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the adaptability and reliability of the model within a real-hydrological-time series, and found that its accuracy is superior to that of both the AR and ARMAX models. Lischeid [22] used an ANN to investigate the short-term dynamics and long-term trends of SO4 within runoff from a forest catchment. This shows that the potential of ANNs is superior to chemical time series analysis. The ANN model can also serve as a tool to calculate water quality parameters. Singh et al. [23] computed that the values of dissolved oxygen (DO) and the biochemical oxygen demand (BOD) using ANN models were in good agreement with their respective measurement values obtained in river water. Moreover, Park et al. [24] reported the application of ANNs for patterning and predicting aquatic insect species richness in running water. With regards to domestic research, Song and Cai [25] developed a comprehensive quantitative assessment model for use in basin water-soil environmental quality valuation in arid areas applying a BP neural network, and a case study of the Shi Yang River located within a basin measuring the highest levels of water resource utilization. The ANN values and actual values were consistent. The study carried out by Song and Cai showed that the model was practical and convenient to use, and could be applied to basin water-soil quality assessment. ANNs have been used widely in the study of hydrological environments with regards to hydrological forecasting and measurement, the prediction of water quality and other hydrological environmental system components. Present developments are moving in a direction that is compatible with different environments, synchronization, and greater environmental data processing capacity. Song and Cai [25] have attempted to find a common evaluation model that can manage different parts of a comprehensive evaluation of soil and water environments, and Zou and Wang [14] developed a single-river prediction for the continuous prediction of multi-rivers. Research undertaken by Noura et al. [16] allows easy access for all inputs such as the Environment Canada weather database and other such public databases without having to install each individual simulated river flow meter, and their ANN model is an outstanding example of ecosystem complexity and highly-correlated variable modeling. 2.2 Air quality and greenhouse gas emissions Viotti and Liuti [26] used the BP algorithm and approximately 24 to 48 h of meteorological data and the intensity of automobile traffic to predict concentrations of pollutants in the city of Perugia. Variables monitored were sulfur dioxide, nitrogen oxides (NO, NO2, and NOx), total suspended particulate matter including PM10, carbon monoxide, benzene, ozone, horizontal wind speed, air pressure, moisture, temperature, total sun radiation, automobile traffic, and precipitation. This method works well for predictions within one hour. Prediction capacity decreases for middle range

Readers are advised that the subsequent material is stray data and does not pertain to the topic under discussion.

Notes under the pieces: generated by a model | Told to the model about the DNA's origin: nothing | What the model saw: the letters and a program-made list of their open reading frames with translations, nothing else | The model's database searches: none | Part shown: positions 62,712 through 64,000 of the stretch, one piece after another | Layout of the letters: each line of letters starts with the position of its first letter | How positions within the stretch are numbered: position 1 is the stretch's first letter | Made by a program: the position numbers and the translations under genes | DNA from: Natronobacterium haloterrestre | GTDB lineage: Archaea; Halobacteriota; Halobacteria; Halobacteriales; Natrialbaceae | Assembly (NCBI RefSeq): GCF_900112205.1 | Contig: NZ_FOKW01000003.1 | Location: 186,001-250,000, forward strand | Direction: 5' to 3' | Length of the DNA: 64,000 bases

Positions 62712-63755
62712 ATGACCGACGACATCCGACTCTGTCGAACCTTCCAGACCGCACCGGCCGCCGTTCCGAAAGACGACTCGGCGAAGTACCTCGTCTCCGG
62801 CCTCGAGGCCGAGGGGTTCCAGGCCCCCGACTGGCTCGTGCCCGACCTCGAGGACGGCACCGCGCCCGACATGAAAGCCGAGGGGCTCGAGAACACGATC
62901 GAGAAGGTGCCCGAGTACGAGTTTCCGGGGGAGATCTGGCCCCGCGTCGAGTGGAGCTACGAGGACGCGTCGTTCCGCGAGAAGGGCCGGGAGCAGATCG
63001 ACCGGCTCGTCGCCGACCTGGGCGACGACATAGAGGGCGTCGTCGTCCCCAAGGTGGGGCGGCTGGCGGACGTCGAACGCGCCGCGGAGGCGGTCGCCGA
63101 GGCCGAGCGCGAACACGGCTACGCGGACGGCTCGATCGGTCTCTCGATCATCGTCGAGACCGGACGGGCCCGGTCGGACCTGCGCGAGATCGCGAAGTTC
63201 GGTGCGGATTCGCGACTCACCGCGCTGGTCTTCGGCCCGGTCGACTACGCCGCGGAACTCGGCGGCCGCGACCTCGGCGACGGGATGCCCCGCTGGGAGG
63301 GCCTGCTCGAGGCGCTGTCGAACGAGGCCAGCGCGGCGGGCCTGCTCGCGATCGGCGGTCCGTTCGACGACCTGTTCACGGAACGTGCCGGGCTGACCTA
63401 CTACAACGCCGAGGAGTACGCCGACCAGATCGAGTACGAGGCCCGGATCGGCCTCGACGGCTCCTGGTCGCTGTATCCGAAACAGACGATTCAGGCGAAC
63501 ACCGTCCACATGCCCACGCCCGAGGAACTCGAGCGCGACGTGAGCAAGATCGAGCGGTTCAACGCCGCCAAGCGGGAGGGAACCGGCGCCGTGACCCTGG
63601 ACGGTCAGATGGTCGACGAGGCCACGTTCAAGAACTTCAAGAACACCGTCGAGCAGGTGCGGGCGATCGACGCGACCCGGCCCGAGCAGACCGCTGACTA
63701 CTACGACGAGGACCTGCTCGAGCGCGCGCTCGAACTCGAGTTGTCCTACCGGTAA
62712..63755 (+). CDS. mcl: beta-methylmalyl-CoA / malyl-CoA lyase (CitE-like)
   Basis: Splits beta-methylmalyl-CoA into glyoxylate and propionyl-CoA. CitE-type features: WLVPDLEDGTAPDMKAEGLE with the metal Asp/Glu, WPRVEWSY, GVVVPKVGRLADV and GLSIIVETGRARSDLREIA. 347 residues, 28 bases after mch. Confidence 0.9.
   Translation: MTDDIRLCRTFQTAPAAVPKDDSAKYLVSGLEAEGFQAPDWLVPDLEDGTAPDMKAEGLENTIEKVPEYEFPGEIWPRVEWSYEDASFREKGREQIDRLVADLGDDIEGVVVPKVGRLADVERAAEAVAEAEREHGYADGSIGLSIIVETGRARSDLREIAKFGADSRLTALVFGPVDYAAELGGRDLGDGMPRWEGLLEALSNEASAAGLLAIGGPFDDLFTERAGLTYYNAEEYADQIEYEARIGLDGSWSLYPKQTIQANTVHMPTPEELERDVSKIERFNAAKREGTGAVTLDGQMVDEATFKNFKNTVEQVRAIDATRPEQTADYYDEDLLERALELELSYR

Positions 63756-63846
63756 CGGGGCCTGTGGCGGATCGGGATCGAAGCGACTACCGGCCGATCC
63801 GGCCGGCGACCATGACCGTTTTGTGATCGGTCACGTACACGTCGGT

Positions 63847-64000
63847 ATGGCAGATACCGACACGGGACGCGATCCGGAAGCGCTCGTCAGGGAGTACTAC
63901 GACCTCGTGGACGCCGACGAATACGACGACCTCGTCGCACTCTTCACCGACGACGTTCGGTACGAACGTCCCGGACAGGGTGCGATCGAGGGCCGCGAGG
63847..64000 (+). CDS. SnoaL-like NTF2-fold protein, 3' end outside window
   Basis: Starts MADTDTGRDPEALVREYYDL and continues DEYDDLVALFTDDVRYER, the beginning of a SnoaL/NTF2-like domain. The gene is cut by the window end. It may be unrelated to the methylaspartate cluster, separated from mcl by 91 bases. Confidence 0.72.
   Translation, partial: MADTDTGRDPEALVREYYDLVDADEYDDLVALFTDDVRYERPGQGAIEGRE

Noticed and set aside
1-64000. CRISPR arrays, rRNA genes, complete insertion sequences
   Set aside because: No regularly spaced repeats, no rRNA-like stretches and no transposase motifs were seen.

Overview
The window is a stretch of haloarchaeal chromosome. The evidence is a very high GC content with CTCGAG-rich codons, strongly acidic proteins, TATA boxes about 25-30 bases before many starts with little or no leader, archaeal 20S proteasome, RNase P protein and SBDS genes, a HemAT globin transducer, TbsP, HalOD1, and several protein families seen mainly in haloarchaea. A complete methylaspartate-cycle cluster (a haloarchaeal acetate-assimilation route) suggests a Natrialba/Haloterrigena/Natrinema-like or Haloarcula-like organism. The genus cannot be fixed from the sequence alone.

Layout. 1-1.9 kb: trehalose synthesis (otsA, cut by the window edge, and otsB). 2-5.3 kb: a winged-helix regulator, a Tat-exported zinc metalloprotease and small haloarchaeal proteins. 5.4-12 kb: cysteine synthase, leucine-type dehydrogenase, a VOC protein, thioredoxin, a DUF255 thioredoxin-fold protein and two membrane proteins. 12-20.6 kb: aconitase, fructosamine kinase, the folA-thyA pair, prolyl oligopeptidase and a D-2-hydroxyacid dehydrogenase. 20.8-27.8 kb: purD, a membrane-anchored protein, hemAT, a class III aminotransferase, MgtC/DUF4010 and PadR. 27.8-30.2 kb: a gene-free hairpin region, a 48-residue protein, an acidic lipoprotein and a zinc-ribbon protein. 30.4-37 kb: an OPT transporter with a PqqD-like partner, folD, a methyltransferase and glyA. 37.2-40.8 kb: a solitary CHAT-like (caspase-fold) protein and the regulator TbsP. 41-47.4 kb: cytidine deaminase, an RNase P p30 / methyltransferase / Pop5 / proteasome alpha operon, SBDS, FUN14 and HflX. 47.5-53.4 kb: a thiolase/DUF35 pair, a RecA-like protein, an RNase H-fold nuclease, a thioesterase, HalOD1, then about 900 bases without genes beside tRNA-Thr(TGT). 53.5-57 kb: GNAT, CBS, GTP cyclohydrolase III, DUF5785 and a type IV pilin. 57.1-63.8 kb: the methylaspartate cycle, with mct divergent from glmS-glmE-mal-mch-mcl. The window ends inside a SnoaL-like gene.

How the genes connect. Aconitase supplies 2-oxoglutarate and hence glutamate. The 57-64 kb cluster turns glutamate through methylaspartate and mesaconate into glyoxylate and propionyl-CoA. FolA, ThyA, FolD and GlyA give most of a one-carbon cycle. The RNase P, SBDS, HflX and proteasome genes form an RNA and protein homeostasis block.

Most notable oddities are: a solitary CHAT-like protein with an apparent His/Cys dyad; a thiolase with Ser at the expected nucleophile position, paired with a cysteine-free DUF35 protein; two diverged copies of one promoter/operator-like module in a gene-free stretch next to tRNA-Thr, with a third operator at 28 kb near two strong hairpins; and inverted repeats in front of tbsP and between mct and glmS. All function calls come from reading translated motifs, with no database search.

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(24 h) and long-term forecasts, but ANNs still work better than the typical deterministic models now in use. Nagendra and Khare [27] applied an ANN to model the dispersion of NO2 for automobile exhaust forecasting in the city of Delhi, India. Model inputs consisted of 10 meteorological and six typical traffic variables and data from two air quality control regions (AQCR; AQCR1 and AQCR2). The maximum likelihood of the fitting coefficient of the predicted and observed values of the model was 0.76. Chen and Ma [28] applied wavelet decomposition and reconstruction to determine the annual trend in change of air pollutant concentrations, and established a neural network model to ascertain subatmospheric concentrations of pollutants before predicting atmospheric SO2 concentrations. To improve upon network generalization they coupled the “stop ahead” and “neural network ensemble” within the programs [29] to optimize the learning process. Ryan et al. [30] applied ANNs to simulate N2O emissions from a temperate grassland ecosystem. Barcenas et al. [31] applied neural networks eto surface ozone modeling, and simplified models using unbiased sensitivity and pruning techniques. The data used in their study was obtained from the small town of Carcaixent, 40 km south of the city of Valencia, Spain. Network input variables were levels of NO and NO2 and meteorological parameters such as wind speed, temperature, atmospheric pressure, solar irradiance, and relative humidity. The data were acquired during a consecutive 20-d period from April 1 to April 20, 2002. The output variable was the level of O3. Sensitivity analysis has shown that the most relevant factors in O3 concentrations are temperature and solar irradiation while the least important variables are the O3 precursors (NO and NO2). It is likely that O3 may not have been generated within the monitoring area itself but transported by wind from other areas. The amount of carbon exchange that occurs between vegetation and the atmosphere, the net ecosystem exchange of CO2 (NEE), is an important factor in relation to carbon sinks and carbon sources that have a considerable effect on terrestrial ecosystems. Accurate NEE estimations and long-term observations in various ecosystems and continued research on NEE spatial distribution and NEE simulation dynamics are critical to understand climate change. He et al. [32] used the close relationship that exists between energy flux and CO2 flux to simulate the feasibility of CO2 flux using the ANN method. The study found that CO2 flux, energy flux, and temperature are all closely correlated, and the accuracy of the simulation was not improved by adding soil moisture as an input variable. This research demonstrates that the application of ANN models can effectively simulate CO2 flux and can also answer certain questions regarding mechanisms. The integrated approach between the observations of vorticity and remote sensing technology and the energy flux data obtained at regional scales has provided an effective technical approach in terms of the simulation and